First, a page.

Take parenthood for example.

For me, fatherhood was a big goal. Perhaps my primary goal if not ever vocalized that way. Parenthood is not for everyone and I wish everyone would stop acting like it is, but for me, it turned out to be the right goal for the completely wrong reasons. I remember someone referring to my father dying as me “losing” him, like he was a remote stuck in the couch cushions somewhere. Loss implies something that you can find and that is exactly what it feels like when someone close to you dies. You go looking for them and typically in not the best places. I wound up with this feeling of something always missing, which led to a sort of half-formed desire, even when I was young, to be a father. That was the goal. Be a father.

I realized moments after my wife told me she was pregnant that my goal was flawed. I was halfway there but knew I could never arrive. I wasn’t doing anybody any good if I became a lost remote too, so the line then became defined by the proverbial ticking clock. I had to be an ALIVE father. Then, through an avalanche of evidence, I admitted that any asshole can be, and many an asshole is, a living father. So I graduated my goal to wanting to be a “good” and alive father.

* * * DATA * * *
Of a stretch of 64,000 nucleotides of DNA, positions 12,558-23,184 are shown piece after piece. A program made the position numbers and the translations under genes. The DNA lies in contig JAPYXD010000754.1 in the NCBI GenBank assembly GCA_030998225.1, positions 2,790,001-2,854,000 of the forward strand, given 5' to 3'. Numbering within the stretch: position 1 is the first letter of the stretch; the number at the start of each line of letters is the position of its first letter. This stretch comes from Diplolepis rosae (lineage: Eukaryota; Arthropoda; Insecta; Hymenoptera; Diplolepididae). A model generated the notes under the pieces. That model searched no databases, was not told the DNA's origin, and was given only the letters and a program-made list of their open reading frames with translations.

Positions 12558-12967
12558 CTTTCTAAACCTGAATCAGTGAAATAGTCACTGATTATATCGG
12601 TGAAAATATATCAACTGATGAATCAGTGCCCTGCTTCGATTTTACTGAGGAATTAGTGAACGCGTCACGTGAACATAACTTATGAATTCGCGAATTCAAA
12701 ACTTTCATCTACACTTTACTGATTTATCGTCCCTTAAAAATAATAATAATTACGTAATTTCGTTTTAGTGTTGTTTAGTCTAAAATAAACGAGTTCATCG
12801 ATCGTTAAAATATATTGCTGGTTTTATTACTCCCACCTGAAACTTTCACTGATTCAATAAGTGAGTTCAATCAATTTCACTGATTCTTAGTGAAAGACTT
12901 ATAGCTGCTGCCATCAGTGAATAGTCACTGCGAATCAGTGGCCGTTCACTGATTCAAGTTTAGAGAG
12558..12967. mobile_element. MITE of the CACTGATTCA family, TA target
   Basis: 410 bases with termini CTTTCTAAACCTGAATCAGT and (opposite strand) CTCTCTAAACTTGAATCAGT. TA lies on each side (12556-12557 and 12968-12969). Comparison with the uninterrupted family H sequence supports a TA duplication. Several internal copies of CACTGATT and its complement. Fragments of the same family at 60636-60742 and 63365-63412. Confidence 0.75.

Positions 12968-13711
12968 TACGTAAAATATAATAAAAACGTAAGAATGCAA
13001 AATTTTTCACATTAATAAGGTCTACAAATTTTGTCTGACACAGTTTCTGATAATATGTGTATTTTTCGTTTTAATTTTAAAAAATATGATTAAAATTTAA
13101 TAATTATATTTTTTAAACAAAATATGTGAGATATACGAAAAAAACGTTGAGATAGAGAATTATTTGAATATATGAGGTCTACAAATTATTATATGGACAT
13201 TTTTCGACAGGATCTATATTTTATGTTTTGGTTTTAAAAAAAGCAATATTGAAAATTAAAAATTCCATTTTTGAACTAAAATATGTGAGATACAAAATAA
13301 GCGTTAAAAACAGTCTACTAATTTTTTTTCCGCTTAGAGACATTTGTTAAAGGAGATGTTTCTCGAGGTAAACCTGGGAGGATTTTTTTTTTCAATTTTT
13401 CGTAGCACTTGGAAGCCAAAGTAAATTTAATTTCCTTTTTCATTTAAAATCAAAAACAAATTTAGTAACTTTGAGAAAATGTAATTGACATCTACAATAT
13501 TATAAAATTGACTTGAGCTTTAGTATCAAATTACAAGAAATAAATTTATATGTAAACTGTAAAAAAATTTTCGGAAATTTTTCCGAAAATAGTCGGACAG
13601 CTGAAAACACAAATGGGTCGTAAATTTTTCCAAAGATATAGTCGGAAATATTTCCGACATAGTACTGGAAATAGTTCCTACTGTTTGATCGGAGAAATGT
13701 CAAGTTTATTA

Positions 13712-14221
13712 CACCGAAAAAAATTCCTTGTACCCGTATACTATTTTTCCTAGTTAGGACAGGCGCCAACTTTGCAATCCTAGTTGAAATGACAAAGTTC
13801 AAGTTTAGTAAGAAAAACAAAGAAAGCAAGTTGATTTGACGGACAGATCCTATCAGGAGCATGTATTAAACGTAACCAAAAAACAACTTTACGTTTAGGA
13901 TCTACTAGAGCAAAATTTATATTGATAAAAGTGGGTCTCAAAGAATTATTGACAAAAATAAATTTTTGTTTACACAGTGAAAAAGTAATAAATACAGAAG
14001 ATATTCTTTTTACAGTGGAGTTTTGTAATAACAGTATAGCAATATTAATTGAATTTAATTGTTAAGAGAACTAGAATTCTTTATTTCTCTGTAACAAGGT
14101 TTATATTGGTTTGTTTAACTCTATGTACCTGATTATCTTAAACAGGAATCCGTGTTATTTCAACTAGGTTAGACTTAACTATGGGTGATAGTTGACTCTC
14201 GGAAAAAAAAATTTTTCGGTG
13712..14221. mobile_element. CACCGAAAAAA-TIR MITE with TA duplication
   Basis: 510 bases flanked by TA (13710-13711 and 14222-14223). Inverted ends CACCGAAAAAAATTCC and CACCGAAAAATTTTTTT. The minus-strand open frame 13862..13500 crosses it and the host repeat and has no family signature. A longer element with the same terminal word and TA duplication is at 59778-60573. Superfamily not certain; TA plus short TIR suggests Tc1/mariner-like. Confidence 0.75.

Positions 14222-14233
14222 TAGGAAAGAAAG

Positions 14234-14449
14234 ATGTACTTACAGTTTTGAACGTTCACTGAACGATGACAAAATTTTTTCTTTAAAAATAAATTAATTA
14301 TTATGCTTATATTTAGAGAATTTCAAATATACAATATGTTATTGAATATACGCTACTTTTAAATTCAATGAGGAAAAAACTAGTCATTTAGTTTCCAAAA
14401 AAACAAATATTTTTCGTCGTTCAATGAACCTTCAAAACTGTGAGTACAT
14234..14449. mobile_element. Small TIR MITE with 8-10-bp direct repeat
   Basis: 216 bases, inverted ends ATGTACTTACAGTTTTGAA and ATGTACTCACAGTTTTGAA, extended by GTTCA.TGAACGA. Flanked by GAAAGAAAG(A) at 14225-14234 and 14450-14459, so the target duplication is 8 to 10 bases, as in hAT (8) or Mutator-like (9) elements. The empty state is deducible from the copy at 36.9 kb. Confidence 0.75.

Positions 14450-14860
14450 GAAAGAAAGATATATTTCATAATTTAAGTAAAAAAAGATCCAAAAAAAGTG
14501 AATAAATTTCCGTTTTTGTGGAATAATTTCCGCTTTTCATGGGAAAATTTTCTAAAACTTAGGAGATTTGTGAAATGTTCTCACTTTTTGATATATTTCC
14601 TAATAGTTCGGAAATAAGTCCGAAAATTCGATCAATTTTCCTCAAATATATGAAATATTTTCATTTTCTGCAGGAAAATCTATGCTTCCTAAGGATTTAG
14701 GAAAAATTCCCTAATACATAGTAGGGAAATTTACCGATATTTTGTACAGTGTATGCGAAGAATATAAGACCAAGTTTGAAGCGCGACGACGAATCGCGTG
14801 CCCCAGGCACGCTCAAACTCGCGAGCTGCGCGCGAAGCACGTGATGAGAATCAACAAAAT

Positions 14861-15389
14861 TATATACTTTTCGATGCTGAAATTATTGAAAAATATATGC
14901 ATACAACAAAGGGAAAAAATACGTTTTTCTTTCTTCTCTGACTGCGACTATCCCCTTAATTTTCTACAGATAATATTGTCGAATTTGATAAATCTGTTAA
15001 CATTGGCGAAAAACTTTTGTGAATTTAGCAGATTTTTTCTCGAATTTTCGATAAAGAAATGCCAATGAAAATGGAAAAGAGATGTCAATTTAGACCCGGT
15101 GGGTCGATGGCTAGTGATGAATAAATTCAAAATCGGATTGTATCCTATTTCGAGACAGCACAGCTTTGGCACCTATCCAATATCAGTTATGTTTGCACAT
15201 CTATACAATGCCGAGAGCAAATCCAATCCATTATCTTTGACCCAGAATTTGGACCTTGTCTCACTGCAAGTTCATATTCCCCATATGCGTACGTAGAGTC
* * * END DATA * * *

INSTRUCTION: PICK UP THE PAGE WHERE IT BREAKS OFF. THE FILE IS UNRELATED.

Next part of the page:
And there’s the rub. I’ll never feel like I’m a good enough father. Even on my best days when I’ve given every scrap of my soul to my children, the good father line off in the distance will never be crossed. Being a good father is not a point to arrive at. It is being present every day and setting up my life in a way that I’m ready for all the challenges of fatherhood. Being a “good” parent, whatever that means, is hard and it’s hard every day. Some days, most days even, I fail. The same with being “healthy.” At no point am I going to wake up and say, “whew, got my healthy badge, I can start skipping runs.” There is no arrival point with these things. Feeling like you’ve made it is the surest sign of failure.

That’s why believing that something like comfort is an achievable or worthwhile goal is so dangerous. The fallacy of comporting ourselves as if comfort is the goal leads us down all sorts of dark paths. It’s why most adults stop learning anything once they’re out of formal education. Learning is uncomfortable. It’s why the vast majority of people don’t exercise regularly. Exercise hurts. It’s why it’s so hard for us to learn from our mistakes. Taking a long hard look at the times we fell short is downright painful.